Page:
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Gather into a crowd or mass:‘some 4,000 demonstrators had congregated at a border point’
assemble, gather, collect, come together, flock together, get together, convene, rally, rendezvous, muster, meet, amass, crowd, cluster, throng, groupforegatherView synonyms
- ‘Members of the public said they had been scared and felt intimidated because of the large numbers of youths congregating near their homes.’
- ‘Since the smoking ban has been introduced the sight of people congregating around the entrance to a licensed premises has become commonplace.’
- ‘The initiative was a result of on-going problems in the town's car parks, where homeless people have been congregating in stairwells and upper levels.’
- ‘Their trial had the people of south Wales holding their breath, with a 5,000 strong crowd congregating outside the court on the first day.’
- ‘The crowd had congregated in the street during the evening and had been drinking outside due to the warm weather.’
- ‘Residents want police to use their new powers to stop the youths from congregating on the estate and causing criminal damage.’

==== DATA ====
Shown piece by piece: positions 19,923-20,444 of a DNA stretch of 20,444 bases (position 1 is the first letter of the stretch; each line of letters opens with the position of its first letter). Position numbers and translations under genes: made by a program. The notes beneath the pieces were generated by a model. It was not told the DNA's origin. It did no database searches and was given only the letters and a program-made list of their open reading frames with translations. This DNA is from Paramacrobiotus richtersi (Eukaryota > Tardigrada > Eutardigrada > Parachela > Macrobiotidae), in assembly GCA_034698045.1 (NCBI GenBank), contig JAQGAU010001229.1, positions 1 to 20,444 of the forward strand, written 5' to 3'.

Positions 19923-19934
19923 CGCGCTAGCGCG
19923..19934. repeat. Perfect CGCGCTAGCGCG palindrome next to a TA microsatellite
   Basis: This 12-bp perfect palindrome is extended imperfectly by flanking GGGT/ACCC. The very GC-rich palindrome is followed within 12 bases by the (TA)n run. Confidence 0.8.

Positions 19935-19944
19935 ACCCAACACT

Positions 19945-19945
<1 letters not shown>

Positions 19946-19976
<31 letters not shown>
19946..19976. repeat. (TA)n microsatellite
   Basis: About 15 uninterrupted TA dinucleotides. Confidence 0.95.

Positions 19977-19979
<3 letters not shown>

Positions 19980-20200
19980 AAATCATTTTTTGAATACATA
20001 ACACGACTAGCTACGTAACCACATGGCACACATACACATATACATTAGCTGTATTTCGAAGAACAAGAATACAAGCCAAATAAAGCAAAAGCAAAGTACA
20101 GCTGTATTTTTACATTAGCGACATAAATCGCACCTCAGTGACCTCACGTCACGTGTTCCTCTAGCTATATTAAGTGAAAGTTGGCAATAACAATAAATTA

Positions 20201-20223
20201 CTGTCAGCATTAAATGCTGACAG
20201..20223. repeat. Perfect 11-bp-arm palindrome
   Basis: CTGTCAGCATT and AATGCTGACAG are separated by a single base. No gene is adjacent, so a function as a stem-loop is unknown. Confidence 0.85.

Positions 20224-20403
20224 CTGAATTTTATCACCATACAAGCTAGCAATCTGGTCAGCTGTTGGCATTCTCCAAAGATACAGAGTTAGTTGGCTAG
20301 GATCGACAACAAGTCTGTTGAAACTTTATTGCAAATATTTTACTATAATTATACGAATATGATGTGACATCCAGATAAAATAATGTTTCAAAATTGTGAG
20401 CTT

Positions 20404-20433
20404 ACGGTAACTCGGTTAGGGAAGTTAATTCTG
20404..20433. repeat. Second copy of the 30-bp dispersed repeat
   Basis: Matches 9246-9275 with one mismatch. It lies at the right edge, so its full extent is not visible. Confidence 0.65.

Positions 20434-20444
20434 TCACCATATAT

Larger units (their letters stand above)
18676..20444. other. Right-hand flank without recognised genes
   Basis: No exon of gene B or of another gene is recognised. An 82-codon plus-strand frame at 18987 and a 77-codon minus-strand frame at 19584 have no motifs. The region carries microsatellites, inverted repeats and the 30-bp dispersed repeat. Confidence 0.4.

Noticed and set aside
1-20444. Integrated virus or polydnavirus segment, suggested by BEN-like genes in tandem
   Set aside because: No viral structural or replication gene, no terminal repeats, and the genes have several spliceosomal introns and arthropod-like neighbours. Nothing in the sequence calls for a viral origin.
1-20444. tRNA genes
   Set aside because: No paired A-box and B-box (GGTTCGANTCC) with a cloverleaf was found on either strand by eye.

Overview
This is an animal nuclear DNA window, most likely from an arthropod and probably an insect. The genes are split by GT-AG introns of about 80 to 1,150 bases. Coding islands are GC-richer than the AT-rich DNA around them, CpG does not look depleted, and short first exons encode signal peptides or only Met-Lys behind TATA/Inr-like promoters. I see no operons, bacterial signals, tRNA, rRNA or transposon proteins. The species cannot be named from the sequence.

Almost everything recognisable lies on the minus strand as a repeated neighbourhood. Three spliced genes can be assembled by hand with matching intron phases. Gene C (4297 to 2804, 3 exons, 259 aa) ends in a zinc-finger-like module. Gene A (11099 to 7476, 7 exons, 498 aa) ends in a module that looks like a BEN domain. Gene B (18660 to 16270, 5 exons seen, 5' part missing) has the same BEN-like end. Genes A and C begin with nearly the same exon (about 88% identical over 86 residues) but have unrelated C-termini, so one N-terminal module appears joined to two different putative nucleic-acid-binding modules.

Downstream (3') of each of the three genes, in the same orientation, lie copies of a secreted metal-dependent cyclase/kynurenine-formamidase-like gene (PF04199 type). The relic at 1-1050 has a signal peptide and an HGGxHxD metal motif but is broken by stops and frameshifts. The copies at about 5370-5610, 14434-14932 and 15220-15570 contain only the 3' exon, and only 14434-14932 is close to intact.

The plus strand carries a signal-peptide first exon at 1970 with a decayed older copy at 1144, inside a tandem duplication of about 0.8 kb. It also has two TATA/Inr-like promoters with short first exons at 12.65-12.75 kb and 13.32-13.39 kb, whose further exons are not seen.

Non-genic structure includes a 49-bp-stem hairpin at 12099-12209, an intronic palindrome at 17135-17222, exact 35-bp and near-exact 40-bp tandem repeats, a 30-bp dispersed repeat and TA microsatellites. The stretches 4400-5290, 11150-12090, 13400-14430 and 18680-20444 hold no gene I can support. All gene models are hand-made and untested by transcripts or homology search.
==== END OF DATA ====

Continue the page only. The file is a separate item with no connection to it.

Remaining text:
- ‘Troublemakers have been congregating in Gilbert's Alley and causing problems at the town council meeting rooms.’
- ‘He is also banned from congregating with certain individuals.’
- ‘The frost melted every end-of-term however, as the whole school congregated in the assembly hall to watch a film.’
- ‘Every year police are called out to reports of children smashing windows, climbing on roofs or congregating on school sites.’
- ‘He said the rank at the moment has to deal with too many taxis and has become a hot-spot for trouble because of crowds congregating there at night.’
- ‘As she neared the Village Square, she saw a crowd of people congregated there.’
- ‘A crowd congregated to pay tribute to his many his sacrifices to the Kingdom.’
- ‘There was a mass of people congregating around the fountain, all dressed in smart suits or dazzling gowns.’
- ‘Walking down the street on the Saturday, he noticed a large group of people congregating outside a hotel.’
- ‘The very fact that they are congregating in a manner which the police suspect may cause fear and nuisance to the general public is enough.’
- ‘There are fears that policing the ban will be difficult and it could lead to groups of people congregating in the street to have a cigarette.’
- ‘Youths have been congregating in these areas of South Woodham following the dispersal order that covers the town centre.’
- ‘But local police officers say removing the benches would stop troublemakers from congregating there.’
- ‘After lunch at my family's home, we had a hard time leaving because a mass of people had congregated outside.’
Late Middle English: from Latin congregat- collected (into a flock), united, from the verb congregare, from con- together + gregare (from grex, greg- a flock).
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